–The Penguins five defensemen rotation pressed guys into larger minutes, but its positive impact was–it broke up the Dumoulin-Hainsey pairing. That pairing has mostly been pinned into their own zone, without reprise.

By breaking it up, the Penguins continued their quick play of the first period.

–Matt Murray. When he’s on his game, he reminds me of Martin Brodeur. There is a peace, and lack of excitement to his game. Even as the Senators pressed in the final minutes, the game was less chaotic. Credit the Penguins team, but Murray’s presence goes a long way to that mindset.

The Senators amassed 15 high-danger scoring chances, six in the first and third periods. Murray’s 10-bell moment came in the first period. Bobby Ryan drove to the net, and Derrick Brassard had a great rebound chance. Murray did the long splits and made the save.

–It is entirely possible to praise Murray, disagree with the goalie switch, and acknowledge the differences in players.

–The Penguins did not limit the changes to the goalie swap, and that was important. It was a legitimate question to ask if dumping Fleury could have a negative impact on the locker room. The line changes changed the dynamic, as well.

Sullivan said they didn’t make changes just for change. That is true. However, they clearly shook things up and it worked. The Penguins physical play was controlled and effective.

–Trevor Daley looked very good. Unlike Game 3 when he looked very bad. Daley’s return to form comes at the most important time. They could not win without a competent right-side defenseman. Daley provided speed and puck movement. Sorely needed.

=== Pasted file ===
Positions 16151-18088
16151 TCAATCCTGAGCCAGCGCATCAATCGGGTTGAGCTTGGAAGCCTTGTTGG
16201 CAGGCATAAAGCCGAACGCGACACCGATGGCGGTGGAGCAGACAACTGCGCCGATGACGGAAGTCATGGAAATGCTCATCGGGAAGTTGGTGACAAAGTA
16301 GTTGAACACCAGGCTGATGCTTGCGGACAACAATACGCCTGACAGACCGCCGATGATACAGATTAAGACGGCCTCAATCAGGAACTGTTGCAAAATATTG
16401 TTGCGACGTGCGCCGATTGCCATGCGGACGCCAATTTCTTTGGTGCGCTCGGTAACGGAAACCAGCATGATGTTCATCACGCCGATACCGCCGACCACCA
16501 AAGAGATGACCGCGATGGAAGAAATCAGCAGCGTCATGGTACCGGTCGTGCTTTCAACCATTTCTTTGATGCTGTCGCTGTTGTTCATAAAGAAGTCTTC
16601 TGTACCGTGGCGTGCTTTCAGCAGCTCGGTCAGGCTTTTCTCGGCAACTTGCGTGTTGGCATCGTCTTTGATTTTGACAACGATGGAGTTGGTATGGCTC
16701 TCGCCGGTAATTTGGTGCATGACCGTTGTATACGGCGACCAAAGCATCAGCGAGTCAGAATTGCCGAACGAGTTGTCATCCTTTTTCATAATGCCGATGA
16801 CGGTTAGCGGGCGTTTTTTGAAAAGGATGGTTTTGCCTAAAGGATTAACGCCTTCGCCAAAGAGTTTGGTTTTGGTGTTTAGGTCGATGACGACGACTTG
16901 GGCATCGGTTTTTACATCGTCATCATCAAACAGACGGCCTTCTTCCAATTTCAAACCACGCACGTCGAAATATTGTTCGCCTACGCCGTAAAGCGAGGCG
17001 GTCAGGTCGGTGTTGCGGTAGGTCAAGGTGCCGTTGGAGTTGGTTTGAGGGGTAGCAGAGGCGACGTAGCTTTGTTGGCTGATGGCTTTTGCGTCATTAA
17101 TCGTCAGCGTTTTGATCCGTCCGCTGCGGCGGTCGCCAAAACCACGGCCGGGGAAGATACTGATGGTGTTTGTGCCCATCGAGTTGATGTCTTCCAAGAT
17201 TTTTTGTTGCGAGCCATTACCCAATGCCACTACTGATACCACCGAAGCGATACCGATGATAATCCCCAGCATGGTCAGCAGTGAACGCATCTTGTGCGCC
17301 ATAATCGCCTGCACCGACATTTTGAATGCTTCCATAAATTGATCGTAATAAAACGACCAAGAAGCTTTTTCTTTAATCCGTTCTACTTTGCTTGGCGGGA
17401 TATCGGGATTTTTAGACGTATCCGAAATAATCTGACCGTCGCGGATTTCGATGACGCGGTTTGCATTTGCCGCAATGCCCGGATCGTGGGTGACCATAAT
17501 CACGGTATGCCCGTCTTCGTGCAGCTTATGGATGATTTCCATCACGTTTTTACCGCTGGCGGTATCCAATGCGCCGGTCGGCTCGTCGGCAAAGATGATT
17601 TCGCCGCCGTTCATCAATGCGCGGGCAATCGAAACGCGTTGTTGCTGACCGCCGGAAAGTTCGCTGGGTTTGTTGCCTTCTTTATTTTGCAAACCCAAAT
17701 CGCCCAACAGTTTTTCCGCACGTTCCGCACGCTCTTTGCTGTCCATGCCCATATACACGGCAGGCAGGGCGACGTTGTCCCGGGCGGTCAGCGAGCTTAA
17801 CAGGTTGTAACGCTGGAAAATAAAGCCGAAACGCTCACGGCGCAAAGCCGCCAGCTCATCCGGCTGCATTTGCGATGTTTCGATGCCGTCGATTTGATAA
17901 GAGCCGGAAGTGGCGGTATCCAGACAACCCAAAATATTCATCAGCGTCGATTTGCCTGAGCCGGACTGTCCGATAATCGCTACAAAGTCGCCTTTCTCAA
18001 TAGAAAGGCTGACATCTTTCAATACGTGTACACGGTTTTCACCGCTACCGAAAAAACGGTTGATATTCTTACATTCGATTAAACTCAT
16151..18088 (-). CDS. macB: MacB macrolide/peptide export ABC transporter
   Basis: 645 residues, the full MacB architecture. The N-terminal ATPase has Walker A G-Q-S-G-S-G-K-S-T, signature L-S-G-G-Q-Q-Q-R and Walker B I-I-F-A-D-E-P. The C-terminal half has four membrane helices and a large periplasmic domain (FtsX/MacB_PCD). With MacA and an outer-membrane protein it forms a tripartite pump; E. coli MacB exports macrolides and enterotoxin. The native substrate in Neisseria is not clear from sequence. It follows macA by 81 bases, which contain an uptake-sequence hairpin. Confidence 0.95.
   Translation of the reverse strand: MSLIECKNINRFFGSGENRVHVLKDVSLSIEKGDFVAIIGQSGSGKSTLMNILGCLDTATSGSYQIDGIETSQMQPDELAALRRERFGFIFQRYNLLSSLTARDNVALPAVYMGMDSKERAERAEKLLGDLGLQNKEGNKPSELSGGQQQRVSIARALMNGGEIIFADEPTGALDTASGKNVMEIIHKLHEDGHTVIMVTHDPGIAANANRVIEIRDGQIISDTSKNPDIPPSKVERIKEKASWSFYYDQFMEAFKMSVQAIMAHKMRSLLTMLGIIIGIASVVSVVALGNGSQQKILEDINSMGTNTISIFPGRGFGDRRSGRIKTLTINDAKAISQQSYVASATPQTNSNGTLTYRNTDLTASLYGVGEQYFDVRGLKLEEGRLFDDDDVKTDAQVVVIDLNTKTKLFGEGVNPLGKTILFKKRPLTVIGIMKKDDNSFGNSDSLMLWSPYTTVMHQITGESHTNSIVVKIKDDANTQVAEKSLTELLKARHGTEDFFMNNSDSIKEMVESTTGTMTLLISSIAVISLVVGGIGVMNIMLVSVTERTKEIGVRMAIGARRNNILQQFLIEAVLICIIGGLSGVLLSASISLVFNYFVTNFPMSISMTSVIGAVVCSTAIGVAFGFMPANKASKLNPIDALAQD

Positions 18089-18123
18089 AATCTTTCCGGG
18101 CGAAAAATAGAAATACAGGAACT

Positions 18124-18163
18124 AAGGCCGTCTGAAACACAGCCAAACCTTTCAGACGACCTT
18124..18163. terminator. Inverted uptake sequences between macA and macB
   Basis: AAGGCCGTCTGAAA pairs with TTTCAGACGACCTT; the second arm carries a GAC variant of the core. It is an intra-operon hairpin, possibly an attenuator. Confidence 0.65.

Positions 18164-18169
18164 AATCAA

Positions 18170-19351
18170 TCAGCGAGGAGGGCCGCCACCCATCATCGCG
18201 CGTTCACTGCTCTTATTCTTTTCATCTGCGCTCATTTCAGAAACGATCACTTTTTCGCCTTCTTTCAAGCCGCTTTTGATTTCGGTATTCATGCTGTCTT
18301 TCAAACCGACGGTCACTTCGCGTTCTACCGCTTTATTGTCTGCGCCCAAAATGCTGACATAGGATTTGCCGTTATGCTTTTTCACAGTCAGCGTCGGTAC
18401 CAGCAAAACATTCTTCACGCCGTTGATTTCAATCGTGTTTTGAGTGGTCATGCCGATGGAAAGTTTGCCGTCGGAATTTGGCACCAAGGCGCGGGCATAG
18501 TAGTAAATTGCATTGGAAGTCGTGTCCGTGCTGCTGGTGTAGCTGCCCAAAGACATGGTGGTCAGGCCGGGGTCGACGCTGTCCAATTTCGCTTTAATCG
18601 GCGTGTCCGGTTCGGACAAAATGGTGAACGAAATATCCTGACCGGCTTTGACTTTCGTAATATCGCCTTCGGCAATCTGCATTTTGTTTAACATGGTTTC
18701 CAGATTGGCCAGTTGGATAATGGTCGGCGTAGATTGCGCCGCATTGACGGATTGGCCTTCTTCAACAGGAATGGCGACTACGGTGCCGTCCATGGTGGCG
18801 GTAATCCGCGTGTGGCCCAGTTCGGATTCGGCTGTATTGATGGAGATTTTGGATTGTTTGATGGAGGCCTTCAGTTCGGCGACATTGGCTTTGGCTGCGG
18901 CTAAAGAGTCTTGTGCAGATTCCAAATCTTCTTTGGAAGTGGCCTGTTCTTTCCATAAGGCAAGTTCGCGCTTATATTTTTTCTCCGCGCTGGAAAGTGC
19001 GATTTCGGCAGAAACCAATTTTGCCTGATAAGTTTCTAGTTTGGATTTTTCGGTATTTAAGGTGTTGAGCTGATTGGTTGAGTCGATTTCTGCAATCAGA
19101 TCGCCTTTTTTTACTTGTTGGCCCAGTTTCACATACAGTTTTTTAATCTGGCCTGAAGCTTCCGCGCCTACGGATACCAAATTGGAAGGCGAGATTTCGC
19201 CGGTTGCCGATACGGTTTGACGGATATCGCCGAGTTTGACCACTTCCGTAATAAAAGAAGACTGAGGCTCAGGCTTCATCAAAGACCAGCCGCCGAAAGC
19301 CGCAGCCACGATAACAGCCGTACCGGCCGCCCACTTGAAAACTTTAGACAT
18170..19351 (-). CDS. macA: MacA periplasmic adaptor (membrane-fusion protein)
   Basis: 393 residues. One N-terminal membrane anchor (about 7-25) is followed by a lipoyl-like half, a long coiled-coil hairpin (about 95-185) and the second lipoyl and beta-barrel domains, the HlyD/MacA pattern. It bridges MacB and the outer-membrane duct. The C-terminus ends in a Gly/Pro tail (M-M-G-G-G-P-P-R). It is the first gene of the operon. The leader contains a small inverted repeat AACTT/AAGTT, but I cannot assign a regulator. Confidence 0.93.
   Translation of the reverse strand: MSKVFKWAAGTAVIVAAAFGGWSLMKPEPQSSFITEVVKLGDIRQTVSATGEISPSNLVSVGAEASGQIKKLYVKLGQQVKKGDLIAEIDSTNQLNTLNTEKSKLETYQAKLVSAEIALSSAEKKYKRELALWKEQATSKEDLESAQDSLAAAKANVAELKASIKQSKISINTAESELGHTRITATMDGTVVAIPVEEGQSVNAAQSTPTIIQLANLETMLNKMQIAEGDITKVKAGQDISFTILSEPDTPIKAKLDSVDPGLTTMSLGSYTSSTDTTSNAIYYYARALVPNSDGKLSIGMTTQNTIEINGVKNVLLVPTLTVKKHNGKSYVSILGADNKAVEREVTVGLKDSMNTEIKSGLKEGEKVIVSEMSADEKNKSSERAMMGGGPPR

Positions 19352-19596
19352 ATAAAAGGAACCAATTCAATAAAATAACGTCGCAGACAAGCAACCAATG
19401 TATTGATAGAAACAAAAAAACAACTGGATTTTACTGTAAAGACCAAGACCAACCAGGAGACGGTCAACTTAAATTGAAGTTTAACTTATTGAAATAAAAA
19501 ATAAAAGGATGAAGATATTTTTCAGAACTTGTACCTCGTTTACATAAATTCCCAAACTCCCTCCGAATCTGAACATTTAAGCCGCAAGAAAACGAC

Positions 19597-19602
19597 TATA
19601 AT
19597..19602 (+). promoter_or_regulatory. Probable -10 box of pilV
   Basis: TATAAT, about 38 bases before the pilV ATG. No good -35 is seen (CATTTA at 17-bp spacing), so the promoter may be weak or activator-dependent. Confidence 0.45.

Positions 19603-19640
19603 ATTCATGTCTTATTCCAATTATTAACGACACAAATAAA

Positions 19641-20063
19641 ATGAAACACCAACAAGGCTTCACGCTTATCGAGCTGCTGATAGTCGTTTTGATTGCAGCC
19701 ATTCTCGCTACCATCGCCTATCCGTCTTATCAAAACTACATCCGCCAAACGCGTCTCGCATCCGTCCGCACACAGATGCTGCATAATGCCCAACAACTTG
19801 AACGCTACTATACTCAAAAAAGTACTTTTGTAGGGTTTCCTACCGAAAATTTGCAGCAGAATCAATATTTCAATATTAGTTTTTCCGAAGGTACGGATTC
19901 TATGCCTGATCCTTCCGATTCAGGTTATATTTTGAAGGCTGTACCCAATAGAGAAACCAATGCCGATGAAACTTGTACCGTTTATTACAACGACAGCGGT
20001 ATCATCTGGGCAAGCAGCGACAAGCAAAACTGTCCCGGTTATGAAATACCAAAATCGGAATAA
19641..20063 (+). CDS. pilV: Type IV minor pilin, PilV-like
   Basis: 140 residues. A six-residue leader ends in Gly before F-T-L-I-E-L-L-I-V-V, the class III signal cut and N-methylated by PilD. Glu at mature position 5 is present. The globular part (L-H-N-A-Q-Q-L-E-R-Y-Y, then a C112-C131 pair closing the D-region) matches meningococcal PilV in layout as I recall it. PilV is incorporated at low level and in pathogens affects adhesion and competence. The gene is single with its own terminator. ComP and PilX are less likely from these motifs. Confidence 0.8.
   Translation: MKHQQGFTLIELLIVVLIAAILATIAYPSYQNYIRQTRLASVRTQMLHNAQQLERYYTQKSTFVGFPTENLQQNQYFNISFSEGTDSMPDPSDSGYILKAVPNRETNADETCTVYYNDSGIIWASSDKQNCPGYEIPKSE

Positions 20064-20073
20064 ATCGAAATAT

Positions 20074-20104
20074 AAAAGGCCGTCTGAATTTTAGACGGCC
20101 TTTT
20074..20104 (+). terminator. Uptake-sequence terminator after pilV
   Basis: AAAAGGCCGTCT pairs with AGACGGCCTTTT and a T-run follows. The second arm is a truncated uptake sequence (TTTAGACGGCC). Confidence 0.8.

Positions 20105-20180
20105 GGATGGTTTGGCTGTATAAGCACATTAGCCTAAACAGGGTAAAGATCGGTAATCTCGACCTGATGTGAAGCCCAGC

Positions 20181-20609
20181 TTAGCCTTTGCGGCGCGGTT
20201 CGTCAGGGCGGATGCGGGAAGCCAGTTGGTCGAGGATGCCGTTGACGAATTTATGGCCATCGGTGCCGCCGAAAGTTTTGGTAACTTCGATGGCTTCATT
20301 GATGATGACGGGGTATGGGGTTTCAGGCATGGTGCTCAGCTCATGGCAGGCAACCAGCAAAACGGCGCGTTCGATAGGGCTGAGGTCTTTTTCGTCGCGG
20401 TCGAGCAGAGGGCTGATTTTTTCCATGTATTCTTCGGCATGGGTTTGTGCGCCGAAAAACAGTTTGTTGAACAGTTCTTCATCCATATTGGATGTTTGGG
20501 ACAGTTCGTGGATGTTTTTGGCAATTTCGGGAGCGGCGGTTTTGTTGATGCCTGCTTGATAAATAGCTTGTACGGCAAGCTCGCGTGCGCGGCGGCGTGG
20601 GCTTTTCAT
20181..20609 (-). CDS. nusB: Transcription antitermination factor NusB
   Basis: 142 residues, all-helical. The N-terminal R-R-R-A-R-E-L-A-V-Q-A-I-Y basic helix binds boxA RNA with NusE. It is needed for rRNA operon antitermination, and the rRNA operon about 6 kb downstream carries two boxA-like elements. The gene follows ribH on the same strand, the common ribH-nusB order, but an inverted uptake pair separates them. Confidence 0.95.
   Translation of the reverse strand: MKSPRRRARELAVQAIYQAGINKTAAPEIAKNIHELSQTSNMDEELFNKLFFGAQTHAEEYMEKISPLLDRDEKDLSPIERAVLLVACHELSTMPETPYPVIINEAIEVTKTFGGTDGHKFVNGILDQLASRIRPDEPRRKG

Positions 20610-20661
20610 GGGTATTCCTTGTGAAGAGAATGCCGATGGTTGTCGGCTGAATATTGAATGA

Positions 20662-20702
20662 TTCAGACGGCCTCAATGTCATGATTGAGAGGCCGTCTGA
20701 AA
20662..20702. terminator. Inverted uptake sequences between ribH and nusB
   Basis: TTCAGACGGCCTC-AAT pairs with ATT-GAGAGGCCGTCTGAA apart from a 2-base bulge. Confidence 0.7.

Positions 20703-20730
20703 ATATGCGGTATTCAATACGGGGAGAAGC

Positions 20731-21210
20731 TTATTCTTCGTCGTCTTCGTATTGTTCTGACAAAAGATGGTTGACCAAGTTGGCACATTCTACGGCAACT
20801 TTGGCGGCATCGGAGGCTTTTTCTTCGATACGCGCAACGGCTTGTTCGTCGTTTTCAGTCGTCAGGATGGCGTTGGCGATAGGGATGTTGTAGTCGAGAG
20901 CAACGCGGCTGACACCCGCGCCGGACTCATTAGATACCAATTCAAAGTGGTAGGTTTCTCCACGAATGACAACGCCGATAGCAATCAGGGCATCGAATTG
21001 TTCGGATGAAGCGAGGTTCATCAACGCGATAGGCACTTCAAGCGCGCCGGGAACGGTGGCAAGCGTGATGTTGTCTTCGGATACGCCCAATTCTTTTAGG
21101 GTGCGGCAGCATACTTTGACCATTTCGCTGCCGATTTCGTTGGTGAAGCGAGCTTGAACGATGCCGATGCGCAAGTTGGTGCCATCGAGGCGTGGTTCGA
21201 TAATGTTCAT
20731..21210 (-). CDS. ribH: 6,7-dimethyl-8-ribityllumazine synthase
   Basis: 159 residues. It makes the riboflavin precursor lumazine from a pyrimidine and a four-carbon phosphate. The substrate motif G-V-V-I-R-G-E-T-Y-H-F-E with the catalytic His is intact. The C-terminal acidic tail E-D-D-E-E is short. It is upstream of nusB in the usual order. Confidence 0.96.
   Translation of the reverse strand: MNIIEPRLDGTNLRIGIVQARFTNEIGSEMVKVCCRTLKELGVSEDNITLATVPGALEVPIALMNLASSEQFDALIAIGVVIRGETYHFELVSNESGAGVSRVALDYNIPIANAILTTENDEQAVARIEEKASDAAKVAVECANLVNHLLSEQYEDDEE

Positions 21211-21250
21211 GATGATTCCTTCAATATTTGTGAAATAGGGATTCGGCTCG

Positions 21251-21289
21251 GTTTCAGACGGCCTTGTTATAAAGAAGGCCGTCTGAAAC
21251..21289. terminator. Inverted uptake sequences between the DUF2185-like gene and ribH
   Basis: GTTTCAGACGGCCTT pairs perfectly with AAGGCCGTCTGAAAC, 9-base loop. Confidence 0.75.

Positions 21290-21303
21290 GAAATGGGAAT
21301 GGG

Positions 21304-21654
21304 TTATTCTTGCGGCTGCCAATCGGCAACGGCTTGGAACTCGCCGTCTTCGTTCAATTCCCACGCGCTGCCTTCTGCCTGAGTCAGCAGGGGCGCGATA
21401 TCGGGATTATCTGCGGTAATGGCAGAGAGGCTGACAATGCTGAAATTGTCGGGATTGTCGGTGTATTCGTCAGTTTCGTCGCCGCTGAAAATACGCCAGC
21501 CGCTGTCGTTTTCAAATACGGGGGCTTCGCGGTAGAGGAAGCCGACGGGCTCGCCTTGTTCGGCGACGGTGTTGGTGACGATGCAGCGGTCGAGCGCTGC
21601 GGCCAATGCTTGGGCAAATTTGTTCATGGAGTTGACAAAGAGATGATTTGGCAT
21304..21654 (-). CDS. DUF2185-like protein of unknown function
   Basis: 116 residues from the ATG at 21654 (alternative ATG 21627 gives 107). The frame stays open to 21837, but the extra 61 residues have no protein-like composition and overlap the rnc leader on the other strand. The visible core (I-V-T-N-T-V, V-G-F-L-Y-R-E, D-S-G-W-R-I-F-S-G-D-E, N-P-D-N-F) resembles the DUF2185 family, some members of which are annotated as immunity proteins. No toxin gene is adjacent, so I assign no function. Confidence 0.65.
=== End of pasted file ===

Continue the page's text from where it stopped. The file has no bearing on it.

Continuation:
–The difference in coverage between Sportsnet and NBCsn is amazing. On the Brian Dumoulin goal, Sportsnet highlights showed Chris Kunitz slashing Karlsson, twice, to take the puck and create the rush. Sportsnet gave the slashes tacit approval, while NBCsn never showed them.

NBCsn’s refusal to call Ryan’s hit on Ruhwedel a head shot must be the result of league orders. There can be no other explanation for the lack of discussion of the issue EVERY fan watching the playoffs is discussing.

–Ruhwedel was low for long enough that Ryan could have avoided the hit. But…it’s the playoffs. Players are allowed to murder, maim, or otherwise harm their opponent to the best of their God-given ability because…it’s the Stanley Cup.

–Phil Kessel was the goat on the Senators first goal. He was caught out of position along the boards, thus allowing Karlsson a good shot on net. Otherwise, Kessel was more engaged. He forechecked with interest. He helped his team win in Game 4. That’s important.

–Yes, Fleury has likely played his last game as a Penguin. For anyone paying attention, he erased the last vestiges of past failure. He stole several games and if there is another Stanley Cup, he will have earned his skate with it.

–Any lingering doubt about the Penguins future is gone. It’s Murray. If he stays healthy and continues playing as he did in Game 4, it is hard to argue with the Penguins choice.

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Pittsburgh Hockey Now Editor-in-Chief, formerly 93.7 The Fan, Sportsnet Hockey Tonight, NHL Home Ice. Catch Dan tweeting @theDanKingerski and the official @pghhockeynow account.

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5 years ago

Great Penguins win! Senators were somewhat surprisingly lethargic Game 4. PENS first goal was important. Senators should have peppered Murray in the 1st. Long shots, weird angle shots, twisting shots at the net. That’s Hockey 101 testing a young, injured goalie. Murray so calm in the net though. Plays the angles. MM also fills up the net with his size. I think Ottawa is finished now. They let the champions off the map. PENS have some guys returning like Daley as well as some young players energizing the lineup. Sid & Geno should dominate 1 of these last 2 games… Read more »